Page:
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Subject: Re: Move ordering - How do I know if I have played this move already?

Author: Christophe Theron

Date: 17:56:39 04/09/99

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On April 09, 1999 at 17:05:28, Peter McKenzie wrote:

>On April 09, 1999 at 13:00:28, Christophe Theron wrote:
>>On April 09, 1999 at 00:48:35, Bruce Moreland wrote:
>>>On April 08, 1999 at 23:06:11, Christophe Theron wrote:
>>>>This reminds me of a friend of mine (french he has now moved to Canada), who
>>>>wanted to write a chess program. He began with move generation, and wrote a
>>>>program that generated a (huge) source assembly code. In this generated code,
>>>>for each piece on every possible square there was a routine you could call. This
>>>>routine would generate in a blink all the possible moves of that piece!
>>>>May be the fastest move generator you can dream of on a PC...
>>>>But maybe not very useful because of the frequent cutoffs you get with simple
>>>>hash move, captures and killers.
>>>>The guy has stopped working on his chess program unfortunately...
>>>This is the thing about move generators.  It's the first thing that everyone
>>>does, and they go nuts on them.
>>>I think that it's most important that they don't have bugs, don't go too
>>>incredibly godawful slow, and fits in well with the rest of the program.
>>>By the way, I wonder how fast your friend's thing really was?  It may have been
>>>so big it blew cache.  The 0x88 system is a tiny bit of code with a few little
>>>data tables, it might actually go faster, I don't know.
>>I was actually thinking of this cache blowout problem when I wrote my message.
>>At that time (1993 IIRC), we were not aware about the cache problem. I remember
>>that his move generator was times faster than mine, without remembering more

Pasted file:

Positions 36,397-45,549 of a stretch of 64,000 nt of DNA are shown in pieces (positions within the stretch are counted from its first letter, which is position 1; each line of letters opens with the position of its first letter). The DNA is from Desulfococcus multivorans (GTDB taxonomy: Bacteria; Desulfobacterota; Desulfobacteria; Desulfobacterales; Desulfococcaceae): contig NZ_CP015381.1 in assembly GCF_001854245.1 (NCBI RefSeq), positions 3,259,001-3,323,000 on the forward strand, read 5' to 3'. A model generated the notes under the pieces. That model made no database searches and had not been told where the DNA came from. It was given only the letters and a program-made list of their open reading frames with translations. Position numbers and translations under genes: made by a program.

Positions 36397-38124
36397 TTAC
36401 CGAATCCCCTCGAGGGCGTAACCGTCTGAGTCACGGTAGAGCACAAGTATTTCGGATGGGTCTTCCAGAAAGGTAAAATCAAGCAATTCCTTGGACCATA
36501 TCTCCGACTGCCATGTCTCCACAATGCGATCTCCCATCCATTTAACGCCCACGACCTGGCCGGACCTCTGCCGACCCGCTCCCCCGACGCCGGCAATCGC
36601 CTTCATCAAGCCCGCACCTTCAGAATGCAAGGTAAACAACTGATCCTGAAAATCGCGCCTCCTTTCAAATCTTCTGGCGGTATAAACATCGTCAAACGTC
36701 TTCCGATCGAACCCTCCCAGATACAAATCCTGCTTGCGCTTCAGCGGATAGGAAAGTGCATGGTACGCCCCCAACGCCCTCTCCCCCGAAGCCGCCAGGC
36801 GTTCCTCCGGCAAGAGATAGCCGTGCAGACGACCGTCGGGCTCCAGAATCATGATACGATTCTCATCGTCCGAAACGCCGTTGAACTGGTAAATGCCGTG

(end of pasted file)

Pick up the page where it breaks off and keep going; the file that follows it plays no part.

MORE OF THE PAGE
>>details, on 386 and 486 computers. Anyway it was impressive.
>>It may be not so fast on Pentium processors.
>>Anyway, the real speed of the move list generator is not the key point in a
>>chess program. Recently I rewrote a part of my move generator. It was a totally
>>incremental move generator, rather slow as I had to call a procedure to get a
>>move, and I turned it into a fast list generator (all the moves are spit into a
>>list as fast as possible). I do that only when I know I'm going to need all the
>>moves (the probability of a cutoff is low). I thought the new technique would be
>>much faster.
>>Well, overall my program is now 1% faster!
>And maybe the probability of there being a bug in your program has increased by
>more than 1% ?!

Hard to say...

I have a lot of #if in my sources to activate sanity check code. After any
important change like that I activate the code and let the program run
overnight, eating positions and at the same time autochecking itself.

The tests have found nothing wrong, so I guess its not more buggy than the
previous version... And anyway the new code is simpler than the previous one.


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